Women around the world are powerful agents of change and can play a vital role in the greening of economies.
Opportunities of green economy for gender equality
Greener economies holds great potential to reduce gender inequalities and increase women’s economic participation. It offers the opportunity to make women’s contributions to society and the economy visible as well as to revalue them.
But green policies aren’t automatically fair policies. Which is why, here at the Green Economy Coalition, we explicitly recognise that green economies must also be fair economies. Without taking a gender perspective to green economy policies and practices, the barriers to women’s participation in the brown economy risk being perpetuated in the green economy.
“Women around the world are powerful agents of change and can play a vital role in the greening of economies”
Actions are needed to address the issues that currently impede women from economic participation such as barriers to education, lack of time, limited access to productive inputs, lack of land rights, access to finance etc. Since women are over-represented in the informal sector this should also be considered when assessing the potential for women’s participation in greening, particularly in relation to improving working conditions to ensure green jobs are decent jobs.
While there are concerns that the emerging jobs in key green sectors tend to be male-dominated and highly skilled, there is also the opportunity to recognise this and support both women and men to learn new skills for green jobs.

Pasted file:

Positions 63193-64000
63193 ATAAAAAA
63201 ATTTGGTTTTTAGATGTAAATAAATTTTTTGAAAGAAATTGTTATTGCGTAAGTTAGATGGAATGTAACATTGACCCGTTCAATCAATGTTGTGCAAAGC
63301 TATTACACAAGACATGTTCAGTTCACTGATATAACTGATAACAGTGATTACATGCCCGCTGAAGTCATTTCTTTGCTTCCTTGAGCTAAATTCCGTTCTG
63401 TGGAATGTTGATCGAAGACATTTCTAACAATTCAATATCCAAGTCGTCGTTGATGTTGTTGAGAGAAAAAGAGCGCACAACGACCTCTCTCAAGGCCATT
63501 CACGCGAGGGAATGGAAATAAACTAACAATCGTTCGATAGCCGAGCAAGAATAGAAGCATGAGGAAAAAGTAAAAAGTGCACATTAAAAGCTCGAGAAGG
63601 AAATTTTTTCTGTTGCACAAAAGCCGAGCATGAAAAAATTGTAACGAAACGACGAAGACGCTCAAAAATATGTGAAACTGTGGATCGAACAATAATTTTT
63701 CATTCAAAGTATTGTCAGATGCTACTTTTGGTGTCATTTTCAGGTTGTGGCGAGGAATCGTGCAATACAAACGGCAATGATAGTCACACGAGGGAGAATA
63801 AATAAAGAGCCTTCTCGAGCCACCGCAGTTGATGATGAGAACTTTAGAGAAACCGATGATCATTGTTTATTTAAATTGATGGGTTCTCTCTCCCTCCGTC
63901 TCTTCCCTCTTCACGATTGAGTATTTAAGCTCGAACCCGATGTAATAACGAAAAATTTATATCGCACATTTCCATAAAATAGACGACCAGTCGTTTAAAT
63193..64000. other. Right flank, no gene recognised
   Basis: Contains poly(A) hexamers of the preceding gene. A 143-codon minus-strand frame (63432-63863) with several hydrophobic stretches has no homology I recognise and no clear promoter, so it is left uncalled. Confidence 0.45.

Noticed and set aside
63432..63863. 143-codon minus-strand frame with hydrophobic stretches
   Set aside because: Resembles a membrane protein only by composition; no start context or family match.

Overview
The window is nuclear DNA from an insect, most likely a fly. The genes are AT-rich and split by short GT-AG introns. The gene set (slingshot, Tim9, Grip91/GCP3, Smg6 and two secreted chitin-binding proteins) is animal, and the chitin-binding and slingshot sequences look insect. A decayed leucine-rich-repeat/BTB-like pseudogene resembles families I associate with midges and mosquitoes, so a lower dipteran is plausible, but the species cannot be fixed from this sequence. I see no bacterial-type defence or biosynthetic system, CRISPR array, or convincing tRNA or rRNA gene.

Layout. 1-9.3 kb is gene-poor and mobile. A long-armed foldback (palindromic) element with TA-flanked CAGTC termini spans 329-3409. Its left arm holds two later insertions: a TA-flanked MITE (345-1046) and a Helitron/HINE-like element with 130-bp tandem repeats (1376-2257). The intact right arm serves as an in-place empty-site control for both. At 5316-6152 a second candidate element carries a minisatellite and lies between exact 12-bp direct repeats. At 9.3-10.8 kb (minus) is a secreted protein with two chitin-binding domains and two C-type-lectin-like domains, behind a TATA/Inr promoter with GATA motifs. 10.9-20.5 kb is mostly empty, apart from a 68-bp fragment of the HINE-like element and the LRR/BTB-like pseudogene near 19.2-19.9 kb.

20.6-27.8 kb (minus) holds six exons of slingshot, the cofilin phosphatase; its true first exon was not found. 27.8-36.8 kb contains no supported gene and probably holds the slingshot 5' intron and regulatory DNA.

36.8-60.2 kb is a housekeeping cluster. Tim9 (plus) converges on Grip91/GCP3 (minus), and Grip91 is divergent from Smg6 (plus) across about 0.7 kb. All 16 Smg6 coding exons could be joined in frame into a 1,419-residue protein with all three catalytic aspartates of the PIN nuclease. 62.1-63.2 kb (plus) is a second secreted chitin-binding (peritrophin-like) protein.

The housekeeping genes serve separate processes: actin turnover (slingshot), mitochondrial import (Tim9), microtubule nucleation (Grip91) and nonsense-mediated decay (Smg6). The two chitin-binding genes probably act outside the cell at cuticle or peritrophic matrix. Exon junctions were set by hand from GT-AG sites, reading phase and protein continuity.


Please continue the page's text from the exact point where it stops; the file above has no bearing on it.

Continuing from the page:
Sectors such as agriculture, forestry and energy will also be a major focus of the transition to green economy. Given their high participation in these sectors, women could use their knowledge of and dependency on natural resources to access green and decent job opportunities. In many developing countries, though often unrecognised and undervalued, women as farmers, forest stewards, natural resource managers and entrepreneurs already engage in green economic activities.
How can we work better together on this?
Achieving sustainable and equitable societies and economies means recognising the value of natural resources and healthy environments as well as the value of the contributions of women – as decision makers, CEOs, entrepreneurs, natural resource managers and community leaders along with their traditionally perceived roles of raising children and running households.
To achieve this structural and economic changes are needed and no single approach will fit each local context or set of national priorities. Gender responsive policies need to be developed and implemented with the meaningful engagement of all relevant stakeholders – and this particularly needs the creation of space for both women and men to actively participate in and inform decision-making that affects their lives and livelihoods.
Policies and actions need to assess in what ways different members of society depend upon natural resources, and how the financial and social effects (benefits and costs) of environmental policies are distributed. Only then will it be possible to ensure that these policies will increase gender equality and enhance women’s participation to make economic development more inclusive and sustainable.
So, while International Women’s Day reminds us to celebrate the inspiring women catalysing change all over the world, let’s keep this conversation going to continue to #PressforProgress in the transition to green and fair economies.
Catriona McLean, Green Economy Coalition